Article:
• City of Riviera Beach, FL. We represented the City in a dispute with an international electronics manufacturer arising from contamination of the City’s water supply due to releases of solvents from an electronics plant that the manufacturer owned.  We mediated with the defendant and advocated for the City in public meetings, in Congress, and in the Executive Branch.  The City ultimately did not file suit, but we helped the City achieve a substantial remedy that the defendant implemented.
  • Lower Fox River and Bay of Green Bay, WI. In 1994, the federal natural resource trustees started a formal NRD assessment at this site, which includes 39 miles of the Fox River. In 2000, those trustees released a Restoration Compensation and Determination Plan suggesting that a handful of paper companies, including our client, were responsible for $176-330 million in restoration costs. EPA and the State subsequently issued an RI/FS and two Records of Decision calling for dredging of millions of cubic yards of sediment. Over more than a decade, we helped the largest paper company on the river resolve its potential liabilities to the state and federal trustees and to EPA. After negotiating a draft consent decree to settle the state trustees’ potential NRD claims, we expanded the settlement to include the potential federal and tribal NRD claims for an estimated total cost to our client of $12.5 million (including assessment costs and some EPA costs); other PRPs settled much later for significantly greater costs. We took a leading role in using the Remedial Design process to secure an EPA amendment of its original remedial action decision, thereby reducing the estimated cost of the agency’s remedy by hundreds of millions of dollars.  A subsequent partial settlement with EPA and the state protected our client against other substantial EPA cost and remedial action claims.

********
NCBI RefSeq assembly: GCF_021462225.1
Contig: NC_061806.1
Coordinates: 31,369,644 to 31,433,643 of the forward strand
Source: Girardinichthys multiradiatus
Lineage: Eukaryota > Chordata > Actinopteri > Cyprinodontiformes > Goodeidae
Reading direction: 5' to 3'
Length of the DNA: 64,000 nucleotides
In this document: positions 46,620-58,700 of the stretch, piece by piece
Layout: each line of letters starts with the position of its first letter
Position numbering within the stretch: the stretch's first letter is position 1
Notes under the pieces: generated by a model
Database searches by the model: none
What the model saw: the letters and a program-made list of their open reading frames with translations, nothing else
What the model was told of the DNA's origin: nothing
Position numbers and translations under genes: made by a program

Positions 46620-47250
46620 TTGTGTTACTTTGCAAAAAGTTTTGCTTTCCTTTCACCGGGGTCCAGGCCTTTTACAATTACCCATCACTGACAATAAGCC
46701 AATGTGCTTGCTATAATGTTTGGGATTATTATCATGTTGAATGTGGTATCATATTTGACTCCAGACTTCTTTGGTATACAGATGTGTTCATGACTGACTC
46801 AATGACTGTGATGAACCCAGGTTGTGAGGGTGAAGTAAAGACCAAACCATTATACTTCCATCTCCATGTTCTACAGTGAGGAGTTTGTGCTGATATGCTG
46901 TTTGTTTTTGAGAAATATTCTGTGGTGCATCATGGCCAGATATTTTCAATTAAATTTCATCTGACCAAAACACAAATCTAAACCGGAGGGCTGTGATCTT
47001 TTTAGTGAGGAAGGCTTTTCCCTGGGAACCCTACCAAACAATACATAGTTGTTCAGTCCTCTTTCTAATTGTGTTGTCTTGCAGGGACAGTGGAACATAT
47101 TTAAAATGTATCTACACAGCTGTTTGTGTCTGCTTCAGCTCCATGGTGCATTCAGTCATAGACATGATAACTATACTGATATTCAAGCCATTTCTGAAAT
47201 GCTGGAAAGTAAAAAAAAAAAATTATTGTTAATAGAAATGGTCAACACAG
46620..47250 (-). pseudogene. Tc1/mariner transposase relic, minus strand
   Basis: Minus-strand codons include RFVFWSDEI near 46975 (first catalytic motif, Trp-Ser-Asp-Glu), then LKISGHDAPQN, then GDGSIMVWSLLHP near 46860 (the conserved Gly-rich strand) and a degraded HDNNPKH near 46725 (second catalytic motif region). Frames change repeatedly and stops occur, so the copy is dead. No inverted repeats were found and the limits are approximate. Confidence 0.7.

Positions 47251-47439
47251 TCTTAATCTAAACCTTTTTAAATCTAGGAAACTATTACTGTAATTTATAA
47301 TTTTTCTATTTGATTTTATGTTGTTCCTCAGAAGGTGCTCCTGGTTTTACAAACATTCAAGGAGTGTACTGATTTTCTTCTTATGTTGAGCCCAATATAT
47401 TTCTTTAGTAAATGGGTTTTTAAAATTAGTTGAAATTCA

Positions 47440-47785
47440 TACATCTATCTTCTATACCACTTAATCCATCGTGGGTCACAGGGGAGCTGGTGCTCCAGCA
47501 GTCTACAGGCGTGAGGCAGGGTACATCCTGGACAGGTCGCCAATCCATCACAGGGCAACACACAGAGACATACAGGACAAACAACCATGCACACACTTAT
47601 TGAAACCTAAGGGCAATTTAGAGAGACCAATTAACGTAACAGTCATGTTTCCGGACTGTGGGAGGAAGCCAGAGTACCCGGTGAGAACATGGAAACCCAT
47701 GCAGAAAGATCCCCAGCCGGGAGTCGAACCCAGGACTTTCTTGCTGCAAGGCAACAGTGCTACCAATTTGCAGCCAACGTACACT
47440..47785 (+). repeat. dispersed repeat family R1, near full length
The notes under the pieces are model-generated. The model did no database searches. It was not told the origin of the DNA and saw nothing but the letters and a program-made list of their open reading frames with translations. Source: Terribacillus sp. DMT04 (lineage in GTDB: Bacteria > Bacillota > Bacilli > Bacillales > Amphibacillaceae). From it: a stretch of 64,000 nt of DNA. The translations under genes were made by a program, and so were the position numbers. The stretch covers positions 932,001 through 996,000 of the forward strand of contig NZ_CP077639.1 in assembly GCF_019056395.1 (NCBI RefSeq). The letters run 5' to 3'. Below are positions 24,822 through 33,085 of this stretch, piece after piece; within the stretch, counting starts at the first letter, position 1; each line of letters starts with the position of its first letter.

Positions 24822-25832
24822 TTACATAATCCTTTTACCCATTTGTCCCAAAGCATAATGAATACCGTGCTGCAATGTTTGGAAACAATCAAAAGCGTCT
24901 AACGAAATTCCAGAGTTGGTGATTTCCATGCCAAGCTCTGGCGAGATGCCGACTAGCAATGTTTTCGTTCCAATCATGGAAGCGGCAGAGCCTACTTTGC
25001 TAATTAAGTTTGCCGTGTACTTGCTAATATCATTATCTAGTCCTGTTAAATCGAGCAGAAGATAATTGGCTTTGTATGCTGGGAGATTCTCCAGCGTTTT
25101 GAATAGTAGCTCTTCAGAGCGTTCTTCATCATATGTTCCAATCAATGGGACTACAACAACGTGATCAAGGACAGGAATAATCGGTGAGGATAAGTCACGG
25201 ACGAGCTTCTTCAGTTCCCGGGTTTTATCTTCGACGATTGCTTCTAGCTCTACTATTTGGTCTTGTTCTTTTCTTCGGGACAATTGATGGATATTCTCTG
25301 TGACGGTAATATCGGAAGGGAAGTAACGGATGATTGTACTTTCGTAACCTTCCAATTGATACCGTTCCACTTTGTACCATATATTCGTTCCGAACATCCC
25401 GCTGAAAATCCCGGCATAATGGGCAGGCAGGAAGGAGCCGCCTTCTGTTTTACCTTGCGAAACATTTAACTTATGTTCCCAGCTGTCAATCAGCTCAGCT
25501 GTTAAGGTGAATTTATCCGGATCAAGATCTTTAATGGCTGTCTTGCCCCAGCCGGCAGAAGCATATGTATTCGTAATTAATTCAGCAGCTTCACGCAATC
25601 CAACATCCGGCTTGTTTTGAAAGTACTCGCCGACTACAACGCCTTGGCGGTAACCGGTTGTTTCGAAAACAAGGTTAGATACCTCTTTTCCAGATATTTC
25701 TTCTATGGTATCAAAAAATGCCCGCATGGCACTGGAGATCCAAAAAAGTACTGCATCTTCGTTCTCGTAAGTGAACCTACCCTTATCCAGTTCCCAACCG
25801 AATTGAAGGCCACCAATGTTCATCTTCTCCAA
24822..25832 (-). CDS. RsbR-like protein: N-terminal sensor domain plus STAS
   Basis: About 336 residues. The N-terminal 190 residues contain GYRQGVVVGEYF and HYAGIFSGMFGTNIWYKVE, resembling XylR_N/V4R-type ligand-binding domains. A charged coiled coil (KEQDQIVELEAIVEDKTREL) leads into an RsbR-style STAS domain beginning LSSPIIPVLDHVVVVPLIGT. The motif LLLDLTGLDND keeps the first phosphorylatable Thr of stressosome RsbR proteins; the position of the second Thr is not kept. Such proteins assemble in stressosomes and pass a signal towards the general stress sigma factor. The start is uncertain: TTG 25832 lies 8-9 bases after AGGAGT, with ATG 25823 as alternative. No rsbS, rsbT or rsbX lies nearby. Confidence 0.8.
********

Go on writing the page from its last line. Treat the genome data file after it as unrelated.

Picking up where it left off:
• Major Pacific Northwest Sediment Site. We successfully prosecuted a state Department of Transportation for its failure to contribute to a major sediment contamination remediation site.  In doing so, we recovered for our client—a joint defense group of utilities—more than $8 million, including attorneys’ fees.
  • Malone Service Company, TX. We helped the PRP group complete an RI/FS and avoid the application of land disposal restrictions to the remedy.  We also helped the group raise over $13 million through cash-out settlements with other PRPs, settle potential NRD claims relating to an affected wetland and certain uplands, and negotiate an RD/RA consent decree with EPA for implementation of the selected $56 million remedy, which largely adopted the approach supported by the group’s RI/FS and incorporated an efficient design/build approach.  The consent decree shielded the group from about $13 million in EPA past costs and provided $4.5 million in future cost reimbursement to the group.  We provided assistance throughout the RD/RA process, including with respect to relocation of an abandoned cemetery and other challenges.  RA construction was completed for less than the ROD cost estimate.